Lithuania to step up medical intelligence as part of lessons learned from COVID-19 crisis

  • 2020-04-27
  • BNS/TBT Staff

VILNIUS - Darius Jauniskis plans to step up Lithuania's medical intelligence capabilities during his second term as director of the State Security Department (VSD) in an effort to plug gaps highlighted by the COVID-19 crisis. 

"The coronavirus shows what kind of world we will live in in the future," Jauniskis told BNS in an interview. "Looking back, we had a certain period of calm, but these days we are seeing viruses coming back. We see outbreaks of tuberculosis, SARS, swine fever, bird flu."  

"We should pay more attention to virology, and, obviously, intelligence also needs to change profiles (and) think very seriously about medical intelligence," the intelligence agency's director said. 

"The United States has a separate intelligence service that deals with medical intelligence, monitoring the medical situation in the world. Lithuania must be no exception," Jauniskis said.

"This is one of the tasks and priorities of my second term. Given the trends, it is inevitable and it would be foolish to ignore it," he added.

"In my conversations with political groups in the Seimas, I have already mentioned that this one of the areas for intelligence to focus on and adapt to."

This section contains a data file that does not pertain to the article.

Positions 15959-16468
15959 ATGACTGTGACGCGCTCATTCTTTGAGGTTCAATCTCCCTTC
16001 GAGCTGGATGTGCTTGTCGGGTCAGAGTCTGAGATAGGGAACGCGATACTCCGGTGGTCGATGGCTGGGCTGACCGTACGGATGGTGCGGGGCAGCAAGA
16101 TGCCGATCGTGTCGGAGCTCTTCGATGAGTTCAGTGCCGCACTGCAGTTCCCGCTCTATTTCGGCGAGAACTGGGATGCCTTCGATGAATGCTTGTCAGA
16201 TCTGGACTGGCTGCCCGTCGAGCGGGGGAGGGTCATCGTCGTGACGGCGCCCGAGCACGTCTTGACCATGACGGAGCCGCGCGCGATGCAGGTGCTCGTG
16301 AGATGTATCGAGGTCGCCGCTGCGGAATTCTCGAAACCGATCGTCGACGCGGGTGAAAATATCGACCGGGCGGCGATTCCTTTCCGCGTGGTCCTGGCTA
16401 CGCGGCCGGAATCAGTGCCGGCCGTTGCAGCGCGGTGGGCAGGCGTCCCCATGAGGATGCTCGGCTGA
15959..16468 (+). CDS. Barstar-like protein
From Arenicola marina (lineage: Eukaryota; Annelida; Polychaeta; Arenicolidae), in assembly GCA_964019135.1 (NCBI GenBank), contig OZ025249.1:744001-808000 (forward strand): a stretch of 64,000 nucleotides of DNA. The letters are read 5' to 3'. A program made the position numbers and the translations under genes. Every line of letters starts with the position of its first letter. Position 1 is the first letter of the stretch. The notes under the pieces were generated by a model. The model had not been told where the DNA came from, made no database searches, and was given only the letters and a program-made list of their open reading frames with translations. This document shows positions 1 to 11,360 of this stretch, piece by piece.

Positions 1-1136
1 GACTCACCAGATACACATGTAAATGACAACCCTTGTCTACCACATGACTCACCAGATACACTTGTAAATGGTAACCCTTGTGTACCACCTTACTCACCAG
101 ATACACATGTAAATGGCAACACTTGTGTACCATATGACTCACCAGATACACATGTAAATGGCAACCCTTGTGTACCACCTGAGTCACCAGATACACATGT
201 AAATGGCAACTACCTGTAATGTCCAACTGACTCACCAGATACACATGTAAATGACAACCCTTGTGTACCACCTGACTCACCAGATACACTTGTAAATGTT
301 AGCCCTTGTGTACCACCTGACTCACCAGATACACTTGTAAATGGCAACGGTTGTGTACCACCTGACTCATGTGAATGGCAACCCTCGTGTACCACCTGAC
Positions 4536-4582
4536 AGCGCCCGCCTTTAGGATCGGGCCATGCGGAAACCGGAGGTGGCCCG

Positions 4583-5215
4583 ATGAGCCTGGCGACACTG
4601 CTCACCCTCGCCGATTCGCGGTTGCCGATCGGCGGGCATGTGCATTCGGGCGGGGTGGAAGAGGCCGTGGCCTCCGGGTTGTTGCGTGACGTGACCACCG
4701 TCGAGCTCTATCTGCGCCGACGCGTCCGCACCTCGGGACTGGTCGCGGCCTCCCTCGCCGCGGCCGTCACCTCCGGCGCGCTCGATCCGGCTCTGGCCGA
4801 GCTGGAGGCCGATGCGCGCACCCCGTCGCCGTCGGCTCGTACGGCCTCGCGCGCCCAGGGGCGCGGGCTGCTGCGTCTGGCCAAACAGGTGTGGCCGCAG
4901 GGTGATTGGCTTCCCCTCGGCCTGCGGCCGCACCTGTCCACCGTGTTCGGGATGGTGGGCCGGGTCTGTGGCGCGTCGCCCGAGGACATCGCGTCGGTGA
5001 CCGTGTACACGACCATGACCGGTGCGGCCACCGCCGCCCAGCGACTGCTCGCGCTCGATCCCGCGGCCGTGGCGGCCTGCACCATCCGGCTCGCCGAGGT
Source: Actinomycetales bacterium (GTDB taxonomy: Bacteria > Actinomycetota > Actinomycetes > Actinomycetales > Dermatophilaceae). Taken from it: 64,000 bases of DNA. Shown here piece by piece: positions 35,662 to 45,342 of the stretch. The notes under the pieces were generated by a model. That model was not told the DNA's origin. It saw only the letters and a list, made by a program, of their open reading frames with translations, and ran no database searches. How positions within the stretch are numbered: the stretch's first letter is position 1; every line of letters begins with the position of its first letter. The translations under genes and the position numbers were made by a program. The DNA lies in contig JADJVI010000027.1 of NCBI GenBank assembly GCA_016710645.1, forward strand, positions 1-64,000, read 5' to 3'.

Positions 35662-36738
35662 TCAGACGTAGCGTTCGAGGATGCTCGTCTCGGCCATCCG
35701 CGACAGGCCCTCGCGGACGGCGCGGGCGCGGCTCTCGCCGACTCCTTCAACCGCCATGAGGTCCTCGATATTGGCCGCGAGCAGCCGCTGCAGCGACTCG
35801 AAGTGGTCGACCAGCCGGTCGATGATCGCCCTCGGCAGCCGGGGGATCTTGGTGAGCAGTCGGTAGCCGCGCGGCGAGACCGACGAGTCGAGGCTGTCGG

The intelligence chief also told BNS that he has drafted amendments to VSD's internal organizational rules to restrict the practice of giving verbal assignments, in response to the findings of a parliamentary inquiry into the agency's actions on the eve of last year's presidential election. 

The VSD director confirmed during the interview to BNS that people in the inner circle of Gitanas Nauseda, then a presidential candidate, were vetted in the run-up to the election after receiving a list from a "human source", and some candidates were informed about the risks.

Jauniskis said he backed initiatives to establish an intelligence ombudsman's office and allow contesting actions by intelligence officers in court, but had doubts about recommendations to set maximum timeframes for applying intelligence methods and to introduce stricter procedures for destroying collected information.

The VSD director also said he would pay even more attention to internal communication within the intelligence community.

"For me personally, this is a very serious identified lesson that needs to be learned. I assume that responsibility and we will definitely strive for better results," he said.